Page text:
Flying cars still might not be ready for prime time, but today Elon Musk and SpaceX are putting Musk’s personal first-gen Roadster on the ultimate flight: to space. Musk and his team put the old sports car in the tip of Falcon Heavy, which SpaceX says is currently the most powerful operational rocket on the planet.
Starting at 1:30 p.m. EST today, SpaceX will have a two-and-a-half-hour window for successful completion of the launch, which is taking place at Launch Complex 39A at the Kennedy Space Center in Florida. It’s the same complex from which Apollo 4 and Apollo 11 were sent into the ether. Musk has tweeted that the target launch time has shifted to 2:20 p.m. EST due to winds, which remains within the available launch window.
Upper atmosphere winds currently 20% above max allowable load. Holding for an hour to allow winds to diminish. #FalconHeavy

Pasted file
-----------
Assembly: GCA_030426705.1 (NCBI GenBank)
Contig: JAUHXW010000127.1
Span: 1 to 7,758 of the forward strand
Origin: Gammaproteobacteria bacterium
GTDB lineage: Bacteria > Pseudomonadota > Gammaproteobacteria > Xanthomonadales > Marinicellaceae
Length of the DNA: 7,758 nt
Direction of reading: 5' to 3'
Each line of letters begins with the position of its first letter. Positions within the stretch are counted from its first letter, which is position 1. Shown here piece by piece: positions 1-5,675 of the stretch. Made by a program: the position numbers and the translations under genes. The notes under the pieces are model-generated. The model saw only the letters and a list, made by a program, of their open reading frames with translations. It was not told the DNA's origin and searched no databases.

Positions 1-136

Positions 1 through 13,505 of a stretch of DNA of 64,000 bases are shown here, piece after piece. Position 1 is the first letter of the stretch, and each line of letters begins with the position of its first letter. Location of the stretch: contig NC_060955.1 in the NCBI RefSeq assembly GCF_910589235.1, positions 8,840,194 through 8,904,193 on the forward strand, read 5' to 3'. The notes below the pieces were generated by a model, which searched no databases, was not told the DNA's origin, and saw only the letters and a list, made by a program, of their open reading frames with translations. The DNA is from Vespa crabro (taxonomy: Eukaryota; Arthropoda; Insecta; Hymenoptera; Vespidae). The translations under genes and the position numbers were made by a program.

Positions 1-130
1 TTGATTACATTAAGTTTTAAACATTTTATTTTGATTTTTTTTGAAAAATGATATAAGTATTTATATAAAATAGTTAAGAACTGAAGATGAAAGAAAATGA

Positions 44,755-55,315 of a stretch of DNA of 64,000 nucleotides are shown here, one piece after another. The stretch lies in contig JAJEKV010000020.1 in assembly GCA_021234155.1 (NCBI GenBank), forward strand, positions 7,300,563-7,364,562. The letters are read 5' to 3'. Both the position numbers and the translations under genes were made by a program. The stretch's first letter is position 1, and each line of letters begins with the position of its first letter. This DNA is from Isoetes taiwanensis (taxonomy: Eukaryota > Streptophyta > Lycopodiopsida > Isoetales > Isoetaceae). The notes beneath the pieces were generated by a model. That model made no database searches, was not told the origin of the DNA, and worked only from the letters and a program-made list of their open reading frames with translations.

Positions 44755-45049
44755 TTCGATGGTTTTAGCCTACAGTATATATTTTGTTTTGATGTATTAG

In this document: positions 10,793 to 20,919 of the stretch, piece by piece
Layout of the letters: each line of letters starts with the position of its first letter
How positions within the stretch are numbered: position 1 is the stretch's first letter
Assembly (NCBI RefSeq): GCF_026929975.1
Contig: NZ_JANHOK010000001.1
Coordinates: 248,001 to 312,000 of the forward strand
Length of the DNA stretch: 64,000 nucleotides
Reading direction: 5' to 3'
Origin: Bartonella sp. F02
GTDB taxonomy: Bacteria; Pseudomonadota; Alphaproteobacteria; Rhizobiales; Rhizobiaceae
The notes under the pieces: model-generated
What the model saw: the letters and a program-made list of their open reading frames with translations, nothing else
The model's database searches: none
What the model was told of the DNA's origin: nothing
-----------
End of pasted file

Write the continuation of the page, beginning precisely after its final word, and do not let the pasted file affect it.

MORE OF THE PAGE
— Elon Musk (@elonmusk) February 6, 2018
According to SpaceX, the rocket is capable of lifting nearly 141,000 pounds and will put out more than five million pounds of thrust via 27 Merlin engines within three cores. Two of the cores have already seen action and are being reused for the mission, and Musk has said he hopes to land all three cores safely back on Earth. Typical test flights use steel or concrete to simulate payloads, but the red Roadster is taking over part of that duty on this mission.
The primary goal of this Falcon Heavy demonstration is to test a rocket design that can carry humans. A successful test would be a major step in Musk’s plan to make trips to the Moon and to Mars with passengers on board. Watch the launch here: